Intellectual Property is a type of property that broadly speaking consists of creations of the…
Patent Lawsuit Against Stevia Suppliers
PureCircle USA, Inc. a subsidiary of PureCircle Ltd. and PureCircle, Sdn Bhd, which is based in Kuala Lumpur, Malaysia has filed a complaint in the U.S. District Court against Sweegen, Inc. claiming that Sweegen’s and Blue California’s Bestevia® are infringing its patent (U.S. Patent No. 9,243,273) which is a method for making Rebaudioside X (Reb-M) is a sweetener derived from Stevia Plant. It was claimed in the lawsuit by PureCircle that Bestevia Rebaudioside M is made by converting Rebaudioside D to Rebaudioside X, also known as Reb M, by using an enzyme called UDP-glucosyltransferase. According to the lawsuit, PureCircle owns or co-owns 77 U.S. patents and is the major producer of stevia globally and due to high demand of sweeteners in the market they are planning to increase the production by 200%.
Sweegen is engaged in selling zero-calorie, Non-GMO Project verified, plant-based Reb-M and Reb-D for use in the food and the beverage industry. The products offered by companies for using stevia sweetners include carbonated beverages, juices, yogurts, ice-creams, nutritional foods, and confectionary goods. Sweegen, Inc. holds 13 patents along with 130 pending patent applications worldwide regarding stevia sweeteners and is focused on providing next generation stevia sweeteners by including at least 7 novel methods for producing plant-based, Non-GMO, Reb M. The technology is used to make Reb M, which is found sparingly in the stevia leaf and is used in reducing sugar applications like beverages, dairy products and other foods. According to the lawsuit, the patent was issued on 16th January, 2016 and Sweegen on Feb. 21, 2017 announced the commercialization of its Bestevia Rebaudioside M and described the process for making it as a “proprietary and patent pending bioconversion” and also an “enzymatic conversion”. The lawsuit further said that SweeGen has an exclusive license agreement with Conagen, which owns U.S. Patent No. 10,023,604 and the patent involves method for converting Reb D to Reb M. The lawsuit said that based on information received, it is derived that defendants have committed infringement buy making, using, selling, offering for sale, importing, advertising and/or promoting products in the district and the state of California that infringes one or more claims of the patent-in-suit. It is presumed that SweeGen will definitely defend and protect strong IP position against the competitor for the benefits of global customers.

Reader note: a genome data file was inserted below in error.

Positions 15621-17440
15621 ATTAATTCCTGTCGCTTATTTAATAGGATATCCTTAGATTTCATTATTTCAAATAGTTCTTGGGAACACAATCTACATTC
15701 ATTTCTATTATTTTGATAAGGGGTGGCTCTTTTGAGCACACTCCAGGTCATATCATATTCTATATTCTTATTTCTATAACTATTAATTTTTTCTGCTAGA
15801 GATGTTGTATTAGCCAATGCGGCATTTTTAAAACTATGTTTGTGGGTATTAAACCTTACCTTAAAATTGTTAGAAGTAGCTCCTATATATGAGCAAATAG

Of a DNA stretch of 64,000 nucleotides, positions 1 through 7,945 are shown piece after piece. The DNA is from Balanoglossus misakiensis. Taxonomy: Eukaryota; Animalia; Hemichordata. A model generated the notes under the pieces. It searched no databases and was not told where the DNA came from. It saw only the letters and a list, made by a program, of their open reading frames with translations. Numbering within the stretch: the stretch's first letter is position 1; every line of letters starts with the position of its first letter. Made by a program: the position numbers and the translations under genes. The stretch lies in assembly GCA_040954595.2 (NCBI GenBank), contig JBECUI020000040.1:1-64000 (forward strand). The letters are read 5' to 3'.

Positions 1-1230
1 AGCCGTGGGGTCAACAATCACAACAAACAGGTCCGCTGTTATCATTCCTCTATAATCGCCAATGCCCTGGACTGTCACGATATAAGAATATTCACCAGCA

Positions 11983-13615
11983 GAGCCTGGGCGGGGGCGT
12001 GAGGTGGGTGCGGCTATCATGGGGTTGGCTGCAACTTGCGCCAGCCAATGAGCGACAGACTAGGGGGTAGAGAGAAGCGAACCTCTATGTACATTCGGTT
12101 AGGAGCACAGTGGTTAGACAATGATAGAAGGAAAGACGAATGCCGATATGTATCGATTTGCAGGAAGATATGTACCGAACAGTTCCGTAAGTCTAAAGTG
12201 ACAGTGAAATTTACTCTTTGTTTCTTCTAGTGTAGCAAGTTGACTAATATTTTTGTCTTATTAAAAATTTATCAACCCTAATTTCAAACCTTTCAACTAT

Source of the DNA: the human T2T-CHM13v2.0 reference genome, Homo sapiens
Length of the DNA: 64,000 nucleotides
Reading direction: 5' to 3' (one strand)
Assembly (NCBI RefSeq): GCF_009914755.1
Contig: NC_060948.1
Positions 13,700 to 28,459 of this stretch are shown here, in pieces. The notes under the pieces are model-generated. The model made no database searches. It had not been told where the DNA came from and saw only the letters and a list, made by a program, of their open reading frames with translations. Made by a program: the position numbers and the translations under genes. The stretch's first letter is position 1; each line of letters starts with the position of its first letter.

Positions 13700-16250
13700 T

Author: Ms. Deepika Sharma, Sr. Patent Associate and Rishabh, Intern at Khurana & Khurana, Advocates and IP Attorneys. In case of any queries please contact/write back to us at email@example.com.